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HIT Final Report Executive Summary

Getting involved in an electronic health information exchange (HIE) involves many pieces – from establishing partnerships and protocols to updating electronic health record systems and educating clients. HIEs play an important part in integrated care, as they can facilitate care coordination in improving both the patient experience and their treatment outcomes. The SAMHSA-HRSA Center for Integrated Health Solutions (CIHS) worked with behavioral health organizations in five states to get involved in HIEs and developed an array of resources other organizations can use to work through the barriers of sharing behavioral health data. Resources include reports from each state’s initiative, sample training manuals, consent forms, continuity of care documents, provider guidelines, and client brochures.There is an ever growing recognition that behavioral health must be included in the nation’s efforts to meet the Triple Aims of Better Care, Better Health and Greater Value. 

Forty-seven individual behavioral health organizations received HIT supplements to their Primary Care Behavioral Health Integration (PBHCI) Grants in September 2011.  These organizations which were provided a significant amount of technical assistance and individual support made significant progress in a very short time.  Eighty-seven percent of these grantees were able to meet their deliverables within the twelve month grant period.  It should be noted that this would not have been possible if they were not provided financial and staff resources through CIHS to assist them in this effort.

Behavioral Health providers require the same kind of hands on assistance as is provided to medical providers who are eligible for Meaningful Use Incentives and receive free services from the nation’s Regional Extension Centers (RECs).  CIHS staff noted and you will see in the report that the needs of these behavioral health provider organizations and the interventions they require are the same as those that are provided to medical providers under the Meaningful Use Incentive program.  They lack HIT staff and other resources and require significant hands on assistance.  The need and focus on workflows, organizational redesign, staff education and training all mirror medical provider practices. Disparities in the availability to technical assistance services were encountered and it was noted during the implementation process that not all RECs see behavioral health providers as being their target population.  The RECs are not incentivized to provide technical assistance services to these providers as they are not their “target provider population” and subsequently the providers are left to their own resources.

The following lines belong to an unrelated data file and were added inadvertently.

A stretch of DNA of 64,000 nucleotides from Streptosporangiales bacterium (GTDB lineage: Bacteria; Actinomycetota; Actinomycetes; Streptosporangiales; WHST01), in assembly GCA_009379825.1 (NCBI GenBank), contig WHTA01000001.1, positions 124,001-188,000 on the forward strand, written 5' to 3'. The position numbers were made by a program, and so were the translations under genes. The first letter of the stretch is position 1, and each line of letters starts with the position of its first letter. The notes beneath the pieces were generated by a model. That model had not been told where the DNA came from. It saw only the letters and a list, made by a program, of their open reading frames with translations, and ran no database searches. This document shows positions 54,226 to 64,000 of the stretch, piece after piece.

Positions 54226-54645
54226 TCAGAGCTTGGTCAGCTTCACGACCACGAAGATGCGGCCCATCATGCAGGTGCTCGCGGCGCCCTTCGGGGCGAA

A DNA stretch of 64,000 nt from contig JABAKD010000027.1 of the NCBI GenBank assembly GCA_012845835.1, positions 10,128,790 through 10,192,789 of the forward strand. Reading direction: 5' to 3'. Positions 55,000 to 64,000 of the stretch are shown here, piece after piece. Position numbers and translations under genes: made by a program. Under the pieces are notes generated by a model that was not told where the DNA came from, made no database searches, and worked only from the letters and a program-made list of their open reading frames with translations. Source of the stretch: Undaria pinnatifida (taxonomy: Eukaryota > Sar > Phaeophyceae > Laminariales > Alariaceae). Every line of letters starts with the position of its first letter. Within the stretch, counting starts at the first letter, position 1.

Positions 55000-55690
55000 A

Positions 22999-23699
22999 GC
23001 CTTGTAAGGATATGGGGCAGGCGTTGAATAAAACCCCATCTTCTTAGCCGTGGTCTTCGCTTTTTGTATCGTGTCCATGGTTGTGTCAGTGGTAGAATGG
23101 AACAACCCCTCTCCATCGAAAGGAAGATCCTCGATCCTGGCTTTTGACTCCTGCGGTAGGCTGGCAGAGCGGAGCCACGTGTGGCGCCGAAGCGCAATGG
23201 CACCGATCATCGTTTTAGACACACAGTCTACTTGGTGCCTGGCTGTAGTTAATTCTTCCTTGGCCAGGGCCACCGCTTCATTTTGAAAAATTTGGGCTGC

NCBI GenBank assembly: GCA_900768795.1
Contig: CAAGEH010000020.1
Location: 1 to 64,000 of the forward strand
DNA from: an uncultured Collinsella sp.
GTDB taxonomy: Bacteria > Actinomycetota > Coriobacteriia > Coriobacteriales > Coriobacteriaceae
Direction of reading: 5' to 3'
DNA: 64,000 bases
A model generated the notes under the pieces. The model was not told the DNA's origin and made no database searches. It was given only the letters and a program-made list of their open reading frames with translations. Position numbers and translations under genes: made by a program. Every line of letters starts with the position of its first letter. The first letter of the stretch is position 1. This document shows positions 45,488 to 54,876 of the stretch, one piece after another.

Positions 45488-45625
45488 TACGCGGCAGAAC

Many of the providers did maximize the resources available through CIHS and of the providers in these organizations have become eligible for MU Incentives for their providers (physicians and in some cases under Medicaid nurse practitioners) in their organizations.
Our congratulations go out to these providers and their staff in performing so well under short timelines and accomplishing the ability to reap the benefits of utilizing technology to improve care and begin to communicate and share information with their medical partners.

The Health Information Exchange/State Designated Entity (HIE/SDE) component of this supplement was also successful.Prior to the implementation of this award there was no state HIE in the nation that was sharing behavioral health information (mental health and substance use) through the HIE.  The five states who received the sub awards have paved the way for the future.  The future is now and it is moving forward quickly.  Five states Illinois, Kentucky, Maine, Oklahoma and Rhode Island now share mental health information.  Two of these states, Rhode Island and Kentucky are reprogramming their systems and are ready to share substance use information through the HIE shortly.

These five states with the input from their legal advisors, providers and consumers in their respective states, representatives from ONC and SAMHSA  and other members of the team led by CIHS staff during the year long project have also established a Sample 42 CFR Part 2 Compliant Consent Form that is computable in a HIE environment that can be utilized as a framework by other states.  Many other artifacts, tools and resources are also available.A barrier or obstacle that still requires clarification is the wording of the “To Whom” section of the Consent Form.  The states have proposed wording that they have determined to meet the requirements of 42 CFR Part 2 and allows the flexibility to share information in the current HIE environment and still provide the patient with control over his/her record.

Additional support to behavioral health organizations and to health information exchanges is needed to continue this intensive work. Continued progress to eliminate the digital divide between behavioral health and medical providers is necessary if we are going to provide high quality care and value to patients with medical and behavioral health conditions. The work of CIHS was one of the first major initiatives to show that information can be shared and the value it bring to patients and providers.  Let’s not stop here.  We need to keep the ball moving forward.

Return to HIT Supplement Final Report